The Department of Energy is expecting to save up to $1.6 million a year at Hanford after switching to a new resin to strip chromium from contaminated ground water.
"It removes more chromium at much less cost," said John Morse, Department of Energy senior technical adviser.
The resin first was used at a new water treatment plant that began removing chromium from ground water near the former D and DR reactors in late 2010.
It proved so successful that it now is being used at all five Hanford ground water treatment plants targeting chromium contamination.
At the plants near the Columbia River, ground water is pumped up and run through tanks to be treated with resin that strips out the chromium. Then the cleaned water is injected back into the ground.
Sodium dichromate used to be added as a corrosion inhibitor to river water used to cool reactors that produced weapons plutonium at Hanford during World War II and the Cold War. It leaked from transfer systems and piping over decades to contaminate soil near many of the reactors.
The previous resin could absorb no more chromium after about a month of use, requiring about 100 change-outs total among the tanks in a pump and treat plant in a year.
The resin then would be trucked to Minneapolis to be cleaned of chromium and sent back to Hanford for reuse.
But the new resin, manufactured by ResinTech, has not required a change-out since the new plant near the D and DR reactors began operating about 18 months ago, said Bob Popielarczyk, vice president of soils and ground water remediation for CH2M Hill Plateau Remediation Co. It holds about 15 times as much chromium as the previous resin.
Less transportation and less worker handling not only save money, but less transportation also has an environmental advantage, Popielarczyk said.
The new resin can be disposed of at Hanford, eliminating transportation costs.
Chromium is of particular concern because it is toxic to young fish at very low levels, including levels that meet drinking water standards. The DOE goal is to get contamination entering the river down to 10 parts per billion or less to protect aquatic life.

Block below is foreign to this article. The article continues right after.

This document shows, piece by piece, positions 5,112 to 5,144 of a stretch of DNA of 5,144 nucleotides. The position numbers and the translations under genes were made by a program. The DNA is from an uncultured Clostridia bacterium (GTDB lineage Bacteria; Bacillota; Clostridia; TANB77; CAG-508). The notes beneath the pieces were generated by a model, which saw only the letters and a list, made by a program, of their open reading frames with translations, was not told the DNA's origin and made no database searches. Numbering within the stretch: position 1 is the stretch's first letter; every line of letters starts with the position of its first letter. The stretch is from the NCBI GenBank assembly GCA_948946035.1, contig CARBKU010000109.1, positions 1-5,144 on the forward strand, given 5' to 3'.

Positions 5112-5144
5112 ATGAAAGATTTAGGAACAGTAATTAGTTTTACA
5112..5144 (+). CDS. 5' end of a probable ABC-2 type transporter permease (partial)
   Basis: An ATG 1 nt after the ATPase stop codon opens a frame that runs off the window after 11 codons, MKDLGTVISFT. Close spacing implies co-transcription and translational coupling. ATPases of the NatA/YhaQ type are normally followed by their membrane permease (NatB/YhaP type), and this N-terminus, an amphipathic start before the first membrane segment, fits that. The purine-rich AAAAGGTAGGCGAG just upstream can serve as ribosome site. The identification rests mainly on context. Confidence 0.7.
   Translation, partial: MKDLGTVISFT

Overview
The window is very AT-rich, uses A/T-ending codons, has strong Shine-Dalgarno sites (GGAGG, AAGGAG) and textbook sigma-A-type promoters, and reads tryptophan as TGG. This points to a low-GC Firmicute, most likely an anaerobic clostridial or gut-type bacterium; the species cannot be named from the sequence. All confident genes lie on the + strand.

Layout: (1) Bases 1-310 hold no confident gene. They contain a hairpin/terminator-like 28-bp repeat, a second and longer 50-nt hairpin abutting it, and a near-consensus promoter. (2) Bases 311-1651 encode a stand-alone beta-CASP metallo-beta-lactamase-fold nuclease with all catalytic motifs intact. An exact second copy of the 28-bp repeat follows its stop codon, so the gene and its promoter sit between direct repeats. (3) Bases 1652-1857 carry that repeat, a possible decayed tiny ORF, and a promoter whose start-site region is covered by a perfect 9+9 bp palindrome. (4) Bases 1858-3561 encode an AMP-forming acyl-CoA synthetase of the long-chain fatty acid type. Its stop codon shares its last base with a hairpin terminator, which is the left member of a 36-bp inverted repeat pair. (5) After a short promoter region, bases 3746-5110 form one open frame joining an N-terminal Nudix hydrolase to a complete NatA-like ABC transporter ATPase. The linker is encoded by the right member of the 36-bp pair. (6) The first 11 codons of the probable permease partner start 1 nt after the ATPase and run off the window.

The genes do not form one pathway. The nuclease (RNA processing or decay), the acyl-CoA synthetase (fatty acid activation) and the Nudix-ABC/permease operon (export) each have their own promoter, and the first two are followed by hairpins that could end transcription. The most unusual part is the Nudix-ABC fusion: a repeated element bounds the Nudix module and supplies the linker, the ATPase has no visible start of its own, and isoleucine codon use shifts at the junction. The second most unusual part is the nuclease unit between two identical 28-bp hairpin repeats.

While the old resin could remove contamination to leave treated water with just 5 parts per billion of chromium, the new resin removes chromium to levels that no longer can be detected, Morse said.
DOE began looking for a better way to remove chromium from ground water several years ago, in part because of small amounts of radioactive contamination in the resin which needed to be recharged.
DOE and CH2M Hill came up with eight resins to test, and all but the ResinTech product filled up with chromium during testing, Popielarczyk said.
The new resin originally was used at the 100-DX Ground Water Treatment Facility near the D and DR reactors, and then in a second new treatment facility built to treat the chromium contaminating ground water near the former H Reactor. That pump-and-treat station began operating last fall.
DOE and CH2M Hill since have converted the three pump-and-treat systems near the former K East and K West reactors to use the new resin.
The five systems combined are expected to cost $1.2 million to $1.6 million less per year to operate with the new resin, including reduced resin transportation costs.
"By saving money, we can use it to go after other cleanup work," Popielarczyk said.
-- Annette Cary: 582-1533; firstname.lastname@example.org